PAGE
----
EB: I think a lot of people saw the value of this neighborhood at that time for residential, and these homes which sort of made the style and the character of the neighborhood...

PA: Right. Well, there aren't too many intact Victorian neighborhoods left in Portland, and this is certainly a good example. At this time I should say that it would be really great if the entire neighborhood were designated a historical area, instead of little patches of it here and there. The whole thing should be.

EB: I don't actually know what the dimensions of it are. I think I saw it on a map once. You're right, it's not the whole neighborhood.

PA: I don't remember if this house is included, for instance. I don't think so. It doesn't go as far as my house. It doesn't go down in that whole strip of houses, which is a wonderful strip of Victorians in a row; they're not included in the historic neighborhood.

EB: But it's turning out that that designation may not be very protective, anyway, thanks to our state legislature...

PA: Because it ends?

EB: No, because the state legislature recently directed that you cannot actually put a property on a designated list without the approval of the property owner, and unless the property owner agrees to the restriction on their actions. So there isn't really a requirement for anything except for a temporary delay on demolition of historic structures. But it is true in a historic district, too, I guess. The Planning Commission is dealing with that now.

PA: Well, it would be nice if they included some of them around here, you know, that aren't included.

EB: I think it's good to have it designated, even if you don't have a lot of strength behind it, because it has some political value. Even though you legally can't do much, you can do things politically.

PA: Well, I hope they do make an effort to extend that, especially in conjunction with the new traffic plan. I think that it needs further protection here, and also with that possible tram. I think that we need to have all the respect we can get here, you know. And it's funny how it never lasts; you know, how you have to keep reasserting yourselves.

EB: That's right. You have to keep working at it.

PA: You have to keep working at it, right.

EB: When did this co-op of people buy the block? Was that at this time?

PA: Yes, it was.

EB: Somewhere in '75, '76?

PA: Well, it would have been in '76, yeah. A couple of things were happening that year, in '76. There was that group of people who were trying to come together, and some people started out in the group of people, potential buyers, with very little money, and most of them were ultimately squeezed out, simply by reality, I suppose it would be. Nobody viciously squeezed them out or anything, but what with, you know, getting a loan and with the PDC loan and all that, it just become impossible for a number of the truly marginal. So that was a heartache.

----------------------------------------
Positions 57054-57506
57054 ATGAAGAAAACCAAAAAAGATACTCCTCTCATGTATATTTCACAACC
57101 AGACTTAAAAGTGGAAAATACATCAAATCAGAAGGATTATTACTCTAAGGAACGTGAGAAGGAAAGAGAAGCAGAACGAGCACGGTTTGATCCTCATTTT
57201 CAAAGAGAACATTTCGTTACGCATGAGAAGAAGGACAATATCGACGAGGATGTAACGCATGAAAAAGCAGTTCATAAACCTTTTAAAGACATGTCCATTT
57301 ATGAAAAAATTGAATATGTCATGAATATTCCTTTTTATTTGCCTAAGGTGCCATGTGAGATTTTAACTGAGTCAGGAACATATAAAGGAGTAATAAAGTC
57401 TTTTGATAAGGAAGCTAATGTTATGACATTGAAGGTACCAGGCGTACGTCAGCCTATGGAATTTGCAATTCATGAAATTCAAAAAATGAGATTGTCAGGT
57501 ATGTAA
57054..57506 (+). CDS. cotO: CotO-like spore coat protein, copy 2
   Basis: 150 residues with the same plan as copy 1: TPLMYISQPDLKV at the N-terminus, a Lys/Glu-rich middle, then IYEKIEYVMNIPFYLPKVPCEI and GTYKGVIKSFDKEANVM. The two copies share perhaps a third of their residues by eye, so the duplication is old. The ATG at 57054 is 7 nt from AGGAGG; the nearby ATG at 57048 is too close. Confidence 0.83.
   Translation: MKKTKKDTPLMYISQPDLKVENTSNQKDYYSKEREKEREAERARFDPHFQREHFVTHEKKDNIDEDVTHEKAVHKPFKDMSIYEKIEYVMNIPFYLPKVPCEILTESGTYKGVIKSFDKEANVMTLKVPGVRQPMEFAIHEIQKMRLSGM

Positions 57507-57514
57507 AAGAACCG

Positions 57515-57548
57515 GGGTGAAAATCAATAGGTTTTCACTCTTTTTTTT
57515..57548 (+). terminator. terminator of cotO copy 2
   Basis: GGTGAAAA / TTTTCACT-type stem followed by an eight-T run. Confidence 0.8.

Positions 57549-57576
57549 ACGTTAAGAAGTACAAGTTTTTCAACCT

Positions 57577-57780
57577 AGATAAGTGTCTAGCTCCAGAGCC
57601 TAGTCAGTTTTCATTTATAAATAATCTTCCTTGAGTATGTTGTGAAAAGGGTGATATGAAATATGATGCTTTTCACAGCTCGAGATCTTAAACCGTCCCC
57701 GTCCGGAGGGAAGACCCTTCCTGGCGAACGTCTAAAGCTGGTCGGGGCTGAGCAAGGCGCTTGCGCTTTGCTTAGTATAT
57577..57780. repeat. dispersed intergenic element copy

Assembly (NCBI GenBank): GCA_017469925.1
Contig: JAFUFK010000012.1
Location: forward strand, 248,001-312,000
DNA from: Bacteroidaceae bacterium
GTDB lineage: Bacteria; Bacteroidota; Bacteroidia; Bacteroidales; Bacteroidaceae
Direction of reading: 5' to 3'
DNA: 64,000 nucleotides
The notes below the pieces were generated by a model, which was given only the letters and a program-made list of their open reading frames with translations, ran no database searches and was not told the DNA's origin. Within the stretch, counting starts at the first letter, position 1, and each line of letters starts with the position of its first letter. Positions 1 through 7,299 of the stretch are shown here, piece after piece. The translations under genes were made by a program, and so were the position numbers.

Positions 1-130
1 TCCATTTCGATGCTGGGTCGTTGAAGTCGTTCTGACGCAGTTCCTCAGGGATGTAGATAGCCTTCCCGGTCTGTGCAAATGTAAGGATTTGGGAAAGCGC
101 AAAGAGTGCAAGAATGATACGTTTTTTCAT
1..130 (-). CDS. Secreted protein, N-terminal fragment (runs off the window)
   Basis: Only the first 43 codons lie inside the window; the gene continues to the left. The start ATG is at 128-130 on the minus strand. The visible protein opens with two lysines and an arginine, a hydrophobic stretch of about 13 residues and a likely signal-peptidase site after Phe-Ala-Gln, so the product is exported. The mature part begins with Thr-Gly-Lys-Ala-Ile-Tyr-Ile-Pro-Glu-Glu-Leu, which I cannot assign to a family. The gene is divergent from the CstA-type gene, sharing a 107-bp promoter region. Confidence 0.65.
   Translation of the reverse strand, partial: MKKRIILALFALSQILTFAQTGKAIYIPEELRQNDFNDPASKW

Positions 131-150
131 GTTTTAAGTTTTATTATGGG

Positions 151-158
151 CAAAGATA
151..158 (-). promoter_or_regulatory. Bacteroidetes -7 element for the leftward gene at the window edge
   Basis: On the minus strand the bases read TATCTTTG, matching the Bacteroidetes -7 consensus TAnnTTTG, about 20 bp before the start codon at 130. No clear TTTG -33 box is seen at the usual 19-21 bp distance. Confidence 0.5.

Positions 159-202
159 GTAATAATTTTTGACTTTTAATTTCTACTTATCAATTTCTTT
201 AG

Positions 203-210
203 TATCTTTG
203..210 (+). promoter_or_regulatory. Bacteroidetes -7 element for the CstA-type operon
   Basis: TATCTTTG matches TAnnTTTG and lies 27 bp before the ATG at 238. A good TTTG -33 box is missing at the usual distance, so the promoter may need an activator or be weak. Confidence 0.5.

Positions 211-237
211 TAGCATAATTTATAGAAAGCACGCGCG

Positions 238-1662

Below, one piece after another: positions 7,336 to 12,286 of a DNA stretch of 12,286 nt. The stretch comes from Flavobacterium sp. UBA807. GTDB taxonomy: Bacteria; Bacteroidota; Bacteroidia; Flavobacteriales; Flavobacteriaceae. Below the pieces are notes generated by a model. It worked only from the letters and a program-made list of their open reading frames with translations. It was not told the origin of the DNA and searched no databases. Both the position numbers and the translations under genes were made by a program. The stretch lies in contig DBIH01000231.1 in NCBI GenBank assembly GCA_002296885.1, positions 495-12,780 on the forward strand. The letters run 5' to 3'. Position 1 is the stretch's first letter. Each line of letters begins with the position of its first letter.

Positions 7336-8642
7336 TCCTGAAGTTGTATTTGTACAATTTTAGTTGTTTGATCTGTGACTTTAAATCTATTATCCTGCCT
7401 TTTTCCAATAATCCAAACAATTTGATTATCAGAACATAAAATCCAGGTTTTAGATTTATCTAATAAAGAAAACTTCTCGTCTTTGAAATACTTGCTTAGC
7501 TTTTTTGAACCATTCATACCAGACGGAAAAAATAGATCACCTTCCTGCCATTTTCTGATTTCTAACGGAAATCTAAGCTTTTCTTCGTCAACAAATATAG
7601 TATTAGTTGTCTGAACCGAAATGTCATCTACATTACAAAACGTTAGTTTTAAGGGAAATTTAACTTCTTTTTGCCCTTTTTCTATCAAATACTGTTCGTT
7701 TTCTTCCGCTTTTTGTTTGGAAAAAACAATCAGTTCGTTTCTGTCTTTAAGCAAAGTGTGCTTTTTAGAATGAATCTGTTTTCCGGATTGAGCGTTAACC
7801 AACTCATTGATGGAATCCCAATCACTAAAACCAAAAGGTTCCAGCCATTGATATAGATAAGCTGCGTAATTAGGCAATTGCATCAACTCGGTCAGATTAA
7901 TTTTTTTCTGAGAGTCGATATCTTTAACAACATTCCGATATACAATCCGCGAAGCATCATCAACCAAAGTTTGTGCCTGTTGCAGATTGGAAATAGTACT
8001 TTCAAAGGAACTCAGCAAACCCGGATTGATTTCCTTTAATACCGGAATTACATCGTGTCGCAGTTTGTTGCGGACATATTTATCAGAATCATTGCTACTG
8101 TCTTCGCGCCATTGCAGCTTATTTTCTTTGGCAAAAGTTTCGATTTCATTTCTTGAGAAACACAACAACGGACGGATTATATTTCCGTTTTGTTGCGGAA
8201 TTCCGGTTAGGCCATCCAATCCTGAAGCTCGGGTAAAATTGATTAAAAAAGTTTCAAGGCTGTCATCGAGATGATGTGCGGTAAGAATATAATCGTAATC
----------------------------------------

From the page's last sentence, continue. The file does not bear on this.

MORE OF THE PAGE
Another thing that I did that year, in 1976, was a thing called the Neighborhood Show, which was a contemporary crafts gallery. I don't if you remember that, but actually it was great fun, and it made visual everything that we had been doing in this neighborhood because we had portraits of all sorts of people which circled the room and tied the thing together, and then all kinds of other stuff, plus lots and lots of those Corbett-Terwilliger-Lair Hill planning maps, which, because of the neighborhood, are very long and skinny. So they were all lined up in a row, you know, because they're all one-and-a-half feet wide and five feet tall, and you know, colored . . . beautiful colors. That was Alan Fox's work, no doubt. Anyway, this neighborhood has always had a nice visual shape, you know, because of its strange proportions.
But that was real important for my collaborator, Eric Edwards and me, because we did that show together. And then it was during the course of the meetings with the co-op who were buying the block that it occurred to me to make a movie about it, or make a movie related to the story. Not a documentary or anything, but to capture some of the themes that emerged, and also some of the heartache - some of the humor and some of the heartache that emerged during that process, loosely satirizing land use planning, is what it comes down to.
So I had been involved in theater in Portland for quite a number of years before that. I was a theater director, and I had written plays and staged them, so I had a group of actors that I worked with. So I combined all the different parts of my life, bringing in those actors and bringing in non-actors and evolving the script for the movie that became Property. It was filmed on the block and filmed in this neighborhood, and it represented most of the things that did actually happen, although it was no doubt much funnier than the actual reality was. But it didn't leave out any of the cruelty.

EB: Nobody was laughing that much.

PA: Nobody was laughing that much in those real meetings. No, that's not true, they were laughing, but you know, it's easier to become ironic at a distance than up close.
So we made this movie, and it was well-received in a lot of different places. That movie was seen all over the world. It was in the Moscow film festival, you know, and it was in countries all over Europe, and it played in New York, it was on public television. It just had a lot of resonance for a lot of people, and oddly, it continues to have resonance in the sense that people want to see it because it's about early land use planning, or it's about early neighborhood movements, or now it's called civic action. So people continue to ask to see it because of that. Actually, we're just getting ready to remix the master so that it is actually available on video and DVD, because we can afford to do that now and we couldn't years ago, and a lot of people have always asked for it, so why not, you know?

EB: Oh, I would think so, to get it back in circulation.